In explaining his overwhelming electoral college defeat last week, Romney said Obama followed what he called the “old playbook” of seeking votes from specific interest groups, “especially the African-American community, the Hispanic community and young people,” the New York Times said. “In each case they were very generous in what they gave to those groups,” he added, according to the paper.
The question of how to appeal to the nation’s changing demographics is sensitive for Republicans, especially because Romney lost the non-white vote so badly to Obama, the nation’s first African American president.
Two leading Republican governors and potential presidential candidates, Bobby Jindal of Louisiana and Scott Walker of Wisconsin, immediately denounced Romney’s remarks.
“We have got to stop dividing American voters. . . . I absolutely reject that notion, that description. . . . We’re fighting for 100 percent of the vote,’’ Jindal said at a news conference at a Republican Governors Association meeting in Las Vegas.
A person who was on Romney’s call with the donors told The Washington Post that the subject of “certain demographics” was discussed, in the sense of “how the Obama campaign messaged that group, how we messaged this group . . . how, as Republicans, we didn’t build a campaign on promising things to groups of people.’’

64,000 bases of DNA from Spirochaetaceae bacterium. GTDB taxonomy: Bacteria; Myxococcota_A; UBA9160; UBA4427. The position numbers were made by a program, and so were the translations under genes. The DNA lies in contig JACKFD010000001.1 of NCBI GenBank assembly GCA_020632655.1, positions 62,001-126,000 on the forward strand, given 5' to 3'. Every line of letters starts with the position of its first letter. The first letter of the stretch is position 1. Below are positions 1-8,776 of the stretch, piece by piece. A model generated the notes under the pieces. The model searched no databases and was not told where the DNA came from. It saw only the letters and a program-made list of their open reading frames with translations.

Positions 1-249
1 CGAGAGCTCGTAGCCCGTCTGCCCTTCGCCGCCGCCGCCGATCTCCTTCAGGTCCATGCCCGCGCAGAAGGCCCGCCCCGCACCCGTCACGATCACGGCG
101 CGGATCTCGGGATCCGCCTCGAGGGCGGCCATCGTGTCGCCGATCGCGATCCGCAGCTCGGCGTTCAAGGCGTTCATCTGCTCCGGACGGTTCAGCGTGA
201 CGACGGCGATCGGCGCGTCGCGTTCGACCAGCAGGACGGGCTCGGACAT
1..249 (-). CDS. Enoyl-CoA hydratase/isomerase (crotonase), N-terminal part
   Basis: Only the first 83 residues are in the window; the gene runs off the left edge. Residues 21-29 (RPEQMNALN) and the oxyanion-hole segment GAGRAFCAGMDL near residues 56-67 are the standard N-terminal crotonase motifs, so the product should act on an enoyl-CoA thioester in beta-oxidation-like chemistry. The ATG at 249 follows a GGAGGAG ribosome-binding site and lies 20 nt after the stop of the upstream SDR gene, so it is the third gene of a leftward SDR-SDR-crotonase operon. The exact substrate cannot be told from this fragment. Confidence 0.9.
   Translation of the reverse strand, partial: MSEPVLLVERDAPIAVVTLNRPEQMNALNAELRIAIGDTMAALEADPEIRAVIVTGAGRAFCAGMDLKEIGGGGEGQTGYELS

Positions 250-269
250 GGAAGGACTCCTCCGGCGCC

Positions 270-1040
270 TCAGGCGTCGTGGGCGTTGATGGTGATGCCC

But the person, who spoke on the condition of anonymity because he was not an authorized spokesman, said he could not recall whether Romney or other campaign officials made the references or if the word “gifts” was used. Numerous former Romney campaign aides did not return calls and e-mails or declined to comment.
According to exit polls, Romney easily captured the white vote last week but Obama offset that, winning 93 percent of the African American vote and 71 percent of Hispanics.
“I am very sorry that we didn’t win,” Romney also said on the 20-minute call. “I know that you expected to win. We expected to win. . . . It was very close, but close doesn’t count in this business.”
Tumulty reported from Las Vegas. Alice Crites contributed to this report.